If You Don't Use Your Turn Signals, You're A Terrible Person

If You Don't Use Your Turn Signals, You're A Terrible Person

If you can't learn to abide by the simple rules of the road, you shouldn't be driving.

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There are certain pet peeves that make your blood boil. People that chew loudly, cut lines, walk slowly, bite their nails, the list goes on and on. They rustle my jimmies too, don't get me wrong. But, as a frequent driver, the grand-daddy of them all has to be drivers not using their turn signals on the road.

I'm sick of trailing a vehicle on a major interstate, let alone back road, and it making a drastic right or left-hand turn. No warning, no courtesy, no responsibility. Not only does it lack respect for drivers behind, but it also causes accidents that can easily be prevented. Sick of it. Drivers who flick on their signals a split second before turning--you're just as cancerous as not turning it on at all. Don't think you're out of the woods, either.

My 16-year-old self understood that drivers should signal about 100 feet before making a turn. I had to know that to pass my permit test. Did other drivers not have to know that? Did they get to skip? Called in for jury duty? Or, do they just not care? Whatever is convenient for them, I guess.

For newer drivers, please please PLEASE fulfill your obligation as a licensed driver and use turn signals. It's quite literally against the law to not do so. You can save a world of frustration for other drivers and obscenities flying at you by simply doing what you're supposed to. Let me reiterate: no one on the road is a mind reader. Nor should they be.

When there aren't any other vehicles behind me, or even on the road, I still use my turn signals. Why? Getting into a positive habit is never a bad thing. The more you consciously do something, the more likely it becomes an instinct. Develop a beneficial habit today! And do your job. Use your turn signals.

Thanks for coming to my Ted Talk.

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An Open Letter To My College Freshman Roommate

Be sure to send this to your college freshmen roommate if you love them as much as I love mine!

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Dear College Freshmen Roommate,

To be honest, my first impression of you was a quiet, shy private catholic school girl. (Wow, this couldn't have been the farthest thing from the truth)! I remember walking behind you and your boyfriend on the way to the bars on our very first night of Summer B. I kept thinking how much you didn't like me because you didn't say hi to me. Little did I know, after admitting to each other our unfortunate first impressions of each other years later, you were just being cognizant of me because you thought I was a real-life version of Regina George from Mean Girls. It turns out you weren't the shy, private school girl I thought you were and I definitely wasn't as cool as Regina George after all.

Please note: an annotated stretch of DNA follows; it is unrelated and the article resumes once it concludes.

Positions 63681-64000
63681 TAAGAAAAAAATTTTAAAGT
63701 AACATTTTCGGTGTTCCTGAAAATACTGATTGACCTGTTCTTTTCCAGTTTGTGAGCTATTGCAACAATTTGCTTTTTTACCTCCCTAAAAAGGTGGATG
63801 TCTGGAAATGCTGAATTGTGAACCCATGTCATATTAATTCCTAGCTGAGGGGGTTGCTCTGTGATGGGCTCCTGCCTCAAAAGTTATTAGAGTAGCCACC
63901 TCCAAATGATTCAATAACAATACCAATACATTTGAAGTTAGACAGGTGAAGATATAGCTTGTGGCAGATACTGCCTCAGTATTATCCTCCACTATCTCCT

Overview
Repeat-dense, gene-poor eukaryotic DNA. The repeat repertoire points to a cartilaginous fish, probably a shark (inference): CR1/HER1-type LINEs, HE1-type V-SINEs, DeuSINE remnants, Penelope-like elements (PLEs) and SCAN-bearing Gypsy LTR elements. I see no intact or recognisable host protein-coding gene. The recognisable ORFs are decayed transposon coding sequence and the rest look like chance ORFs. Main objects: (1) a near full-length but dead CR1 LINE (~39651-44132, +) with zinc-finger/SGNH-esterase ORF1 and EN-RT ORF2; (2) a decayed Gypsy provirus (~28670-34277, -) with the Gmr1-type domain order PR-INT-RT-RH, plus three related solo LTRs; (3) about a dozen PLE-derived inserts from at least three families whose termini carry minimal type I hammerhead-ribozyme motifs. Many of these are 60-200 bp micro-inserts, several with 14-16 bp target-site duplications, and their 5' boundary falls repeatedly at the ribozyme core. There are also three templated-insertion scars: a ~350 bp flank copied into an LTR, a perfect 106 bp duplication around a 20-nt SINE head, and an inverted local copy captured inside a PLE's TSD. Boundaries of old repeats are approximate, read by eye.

Lexi Garber

It didn't take much time for us to become best friends. You had me at "So, do you know what a mountain melt is from Ale House?" After this day, I knew we were going to be lifelong friends and celebrate our passion for carbs, fast food, and sugar together. You make friendship seem so easy. You're always down to study whenever, leave the library whenever, and most importantly, get Chick-Fil-A no matter what our budget is or how broke we are. You always pick up the phone and support all the bad decisions I make. You ALWAYS figure out all my Wordscape puzzles for me and support my real life Candy Crush addiction.

Lexi Garber

I realize that you give me a slice of home when my mom doesn't answer the phone. I love that we always get to talk about our high school memories together because every story is a new and exciting one for both of us. Sometimes I'm happy we met in college because we would have caused way too much trouble in high school together. Besides, I get to hear about how much of an awesome volleyball player you were and I tell you about crazy my lacrosse years. Although, I will say how much it sucks when we go home for summer and winter break because I do get major separation anxiety!

Lexi Garber

When we go out, you know we're requesting ALL Luke Combs songs and sing until our voices are gone. Whether it be going out to the club, binge-eating, studying at the library, watching the Bachelor in your apartment, going to football tailgates or watching baseball games together, we are ALWAYS laughing. You have this amazing brightness and you only radiate positivity and happiness. I can't wait to see what the rest of college has in store for us. I feel so grateful that I got the chance to meet you and call you one of my true, lifelong best friends. I love you to Infinity (the place where it all began) and Back!

ROOM 416 INFINITY HALL ALWAYS!

Lexi Garber

Forever and Always,

your college freshmen roommate



Lexi Garber



Lexi Garber

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Vacation Withdrawal Teaches You To Live In The Moment